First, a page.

moonman

moonman

SatelliteGuys Pro
Jan 20, 2005
756
0
So. Fla.
One other thought, wonder if this pertains to when you shell out $70 for a Wrestling/Sports PPV?
=================
In all the statements I have seen from DirecTV, they have stated that this new policy, applies to PPV MOVIES only. Other PPV events(including sports etc) will not change. Let's hope they keep to this....now that they have
put the blame on the studios for this, it would be hard to start pointing fingers at others.
 
C

Cincyray

SatelliteGuys Pro
Dec 20, 2005
180
0
Reading Pa
Barndoor i think they are already doing this. I recoded a ton of movies while i had the 3 month movie pack. Once i dropped them out of 12 movies recorded from those stations i could only watch 2. I kept getting a message searching for source.
 
Jimbo

Jimbo

SatelliteGuys Master
Lifetime Supporter
Jul 14, 2005
65,217
4,985
NW Ohio - Buckeye Country
I am quite surprised this happened. The only thing that this serves to do is to irritate and inconvienience customers. The ridiculous part is how unthoughtful and ill-conceived the 24 hour time-frame is. It isn't even in line with renting a DVD. I understand that the MPAA thinks they can receive additional revenue from account-holders who will pay for the same PPV twice while it is offered, as opposed to DVRing it and watching it multiple times, but does the MPAA really think that people/families are going to buy the same PPV in a 2 or 3 day period? Why not extend the DVR grace period to 2 or 3 days? I'm sure the percentage of customers who occasionally take a few days to 'get to a movie' is much higher than the percentage of customers who would pay for the same PPV in 48 hours multiple times. So what it comes down to is the industry making a horrible business decision that is going to limit and alienate nearly 100% of their customer base so that they can enjoy a miniscule increase in revenue from the 1% of customers who would pay for a PPV twice in the same 2-day period. Absolutely ludicrous. If customers were pushed to downloading torrents before, I envision a transcendental shift on the near horizon.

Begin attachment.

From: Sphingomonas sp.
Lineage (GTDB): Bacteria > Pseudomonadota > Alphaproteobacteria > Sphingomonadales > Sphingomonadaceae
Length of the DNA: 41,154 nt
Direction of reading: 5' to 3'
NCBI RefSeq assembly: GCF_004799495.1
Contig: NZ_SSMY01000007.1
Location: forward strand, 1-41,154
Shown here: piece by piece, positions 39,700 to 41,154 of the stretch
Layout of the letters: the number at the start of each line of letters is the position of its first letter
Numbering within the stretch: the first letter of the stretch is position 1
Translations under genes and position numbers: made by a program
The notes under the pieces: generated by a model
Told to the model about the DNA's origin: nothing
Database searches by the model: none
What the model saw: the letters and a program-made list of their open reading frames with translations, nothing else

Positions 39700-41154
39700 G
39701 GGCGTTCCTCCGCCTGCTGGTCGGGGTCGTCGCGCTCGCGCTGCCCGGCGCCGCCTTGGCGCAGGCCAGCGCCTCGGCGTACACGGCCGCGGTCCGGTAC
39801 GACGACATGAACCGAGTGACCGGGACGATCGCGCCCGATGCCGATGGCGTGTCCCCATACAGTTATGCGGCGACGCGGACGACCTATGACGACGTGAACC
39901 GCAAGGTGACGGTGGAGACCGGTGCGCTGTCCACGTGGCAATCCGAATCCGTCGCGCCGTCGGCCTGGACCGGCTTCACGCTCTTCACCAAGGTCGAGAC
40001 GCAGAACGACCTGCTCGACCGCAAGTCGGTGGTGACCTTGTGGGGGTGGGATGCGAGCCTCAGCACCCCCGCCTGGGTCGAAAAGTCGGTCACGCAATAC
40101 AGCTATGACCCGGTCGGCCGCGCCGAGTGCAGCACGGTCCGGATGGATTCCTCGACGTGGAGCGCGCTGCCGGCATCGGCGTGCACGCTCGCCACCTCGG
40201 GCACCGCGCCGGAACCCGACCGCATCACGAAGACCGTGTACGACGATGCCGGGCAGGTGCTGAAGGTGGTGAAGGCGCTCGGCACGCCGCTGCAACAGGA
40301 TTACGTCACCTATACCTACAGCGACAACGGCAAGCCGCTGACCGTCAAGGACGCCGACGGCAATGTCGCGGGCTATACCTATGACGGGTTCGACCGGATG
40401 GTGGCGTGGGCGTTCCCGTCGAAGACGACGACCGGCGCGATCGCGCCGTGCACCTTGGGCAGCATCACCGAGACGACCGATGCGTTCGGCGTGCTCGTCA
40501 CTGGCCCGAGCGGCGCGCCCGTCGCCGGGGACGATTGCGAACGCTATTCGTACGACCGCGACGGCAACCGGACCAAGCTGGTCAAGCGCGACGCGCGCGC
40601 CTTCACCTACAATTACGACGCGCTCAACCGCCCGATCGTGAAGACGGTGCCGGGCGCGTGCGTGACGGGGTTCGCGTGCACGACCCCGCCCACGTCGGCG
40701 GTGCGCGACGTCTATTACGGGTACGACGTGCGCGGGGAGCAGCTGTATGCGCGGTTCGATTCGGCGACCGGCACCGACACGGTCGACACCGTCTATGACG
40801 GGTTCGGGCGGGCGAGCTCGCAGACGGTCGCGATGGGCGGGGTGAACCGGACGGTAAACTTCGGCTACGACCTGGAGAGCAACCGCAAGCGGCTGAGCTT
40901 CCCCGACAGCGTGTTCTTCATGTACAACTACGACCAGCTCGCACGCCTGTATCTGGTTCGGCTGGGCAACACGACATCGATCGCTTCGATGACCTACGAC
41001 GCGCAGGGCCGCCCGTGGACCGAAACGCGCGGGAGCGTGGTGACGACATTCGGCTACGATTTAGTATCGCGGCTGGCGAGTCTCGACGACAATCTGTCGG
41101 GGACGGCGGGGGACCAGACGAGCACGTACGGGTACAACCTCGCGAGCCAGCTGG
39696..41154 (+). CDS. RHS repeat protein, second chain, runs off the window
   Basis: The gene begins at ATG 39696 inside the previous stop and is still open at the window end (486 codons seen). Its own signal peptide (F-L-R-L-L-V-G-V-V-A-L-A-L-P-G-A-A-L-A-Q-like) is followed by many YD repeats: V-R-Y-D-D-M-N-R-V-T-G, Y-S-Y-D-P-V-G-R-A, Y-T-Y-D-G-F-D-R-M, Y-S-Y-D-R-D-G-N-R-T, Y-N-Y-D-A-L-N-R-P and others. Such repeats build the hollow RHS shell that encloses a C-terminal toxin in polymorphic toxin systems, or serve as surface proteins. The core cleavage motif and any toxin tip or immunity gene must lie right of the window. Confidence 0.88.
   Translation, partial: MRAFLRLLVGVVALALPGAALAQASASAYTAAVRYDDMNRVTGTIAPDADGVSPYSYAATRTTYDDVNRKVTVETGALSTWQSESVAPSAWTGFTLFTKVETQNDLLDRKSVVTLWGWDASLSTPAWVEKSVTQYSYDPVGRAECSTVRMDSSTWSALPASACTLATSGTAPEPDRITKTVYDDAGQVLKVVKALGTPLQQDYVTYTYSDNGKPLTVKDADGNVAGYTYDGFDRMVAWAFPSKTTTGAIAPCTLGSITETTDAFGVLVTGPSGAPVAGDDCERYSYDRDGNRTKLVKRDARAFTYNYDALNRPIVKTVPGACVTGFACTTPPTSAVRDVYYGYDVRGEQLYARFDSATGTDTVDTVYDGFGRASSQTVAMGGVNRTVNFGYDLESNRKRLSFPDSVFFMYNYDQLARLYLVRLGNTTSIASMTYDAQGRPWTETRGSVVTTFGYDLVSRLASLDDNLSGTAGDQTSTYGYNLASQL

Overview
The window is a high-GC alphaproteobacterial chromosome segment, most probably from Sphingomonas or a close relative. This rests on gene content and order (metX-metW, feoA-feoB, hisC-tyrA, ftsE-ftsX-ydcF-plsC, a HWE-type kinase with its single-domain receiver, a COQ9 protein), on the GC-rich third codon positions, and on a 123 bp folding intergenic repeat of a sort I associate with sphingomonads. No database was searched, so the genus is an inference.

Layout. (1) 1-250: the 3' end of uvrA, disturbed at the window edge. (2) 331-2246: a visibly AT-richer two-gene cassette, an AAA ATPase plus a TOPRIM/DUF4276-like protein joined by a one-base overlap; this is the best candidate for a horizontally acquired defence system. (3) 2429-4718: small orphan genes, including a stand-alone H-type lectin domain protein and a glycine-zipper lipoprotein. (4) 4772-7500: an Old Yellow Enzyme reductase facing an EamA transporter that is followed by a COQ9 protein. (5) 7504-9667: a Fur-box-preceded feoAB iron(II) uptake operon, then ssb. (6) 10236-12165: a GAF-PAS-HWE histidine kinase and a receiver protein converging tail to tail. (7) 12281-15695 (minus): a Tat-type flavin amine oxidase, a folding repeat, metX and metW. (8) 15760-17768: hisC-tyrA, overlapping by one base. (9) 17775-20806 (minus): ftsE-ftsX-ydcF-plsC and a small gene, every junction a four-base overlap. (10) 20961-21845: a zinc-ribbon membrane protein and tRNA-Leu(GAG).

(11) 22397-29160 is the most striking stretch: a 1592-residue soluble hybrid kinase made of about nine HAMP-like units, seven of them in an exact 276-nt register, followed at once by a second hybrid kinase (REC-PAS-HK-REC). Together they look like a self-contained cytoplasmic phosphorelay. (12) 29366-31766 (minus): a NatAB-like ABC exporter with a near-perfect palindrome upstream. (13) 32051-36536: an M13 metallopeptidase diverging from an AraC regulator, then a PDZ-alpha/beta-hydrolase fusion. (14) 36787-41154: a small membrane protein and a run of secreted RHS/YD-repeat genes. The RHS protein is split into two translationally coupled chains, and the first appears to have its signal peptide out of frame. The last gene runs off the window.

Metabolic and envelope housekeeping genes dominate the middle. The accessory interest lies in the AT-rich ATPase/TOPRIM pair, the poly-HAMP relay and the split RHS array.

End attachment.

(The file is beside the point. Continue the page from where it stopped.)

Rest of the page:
-MBA, CMA

Why not just order the movie when you want to actually watch it ?
Most movies are on for a month or so at a time.

Jimbo
 
silversurfer

silversurfer

Supporting Founder
Supporting Founder
Sep 8, 2003
1,147
1
Las Vegas, Nevada
I'm not saying I disagree personally. But DVRs are not exactly popular with everyone. While we may enjoy the ability to FF through commercials, how do you think the advertisers feel about that? They are paying huge money to get their names in front of us consumers, and we're blowing by those commercials. Paid advertising is a HUGE financial investment and importance to these companies. While I certainly prefer to FF through the commercials myself, I can certainly understand why they don't want us to.

The current way these companies advertise is outdated. They need to come up with new ways to get their advertisements seen. Just because something has always been done one way doesn't mean it is the best way or should in some way retard progress so a company can make more money. This kind of mentality is rampant in this country. The RIAA, MPAA, NAB all have out dated methods of doing business and if they weren't protected by some goverment regulation or by padding the pockets of a politician they would have gone by the way side years ago. Why can't we let the consumer decide where he/she wants to spend their dollar and let the companies figure out how to best serve them vs. the other way around?
 
bkushner

bkushner

SatelliteGuys Pro
Apr 2, 2005
681
2
Audubon, NJ
Why not just order the movie when you want to actually watch it ?
Most movies are on for a month or so at a time.

Jimbo

I think that is what most do but let's face it, you don't always make it through a movie. There are interruptions, sleep etc that cause you to have to view another time.

Brian
 
G

garrubal

Member
Apr 4, 2008
13
0
DRM is here to stay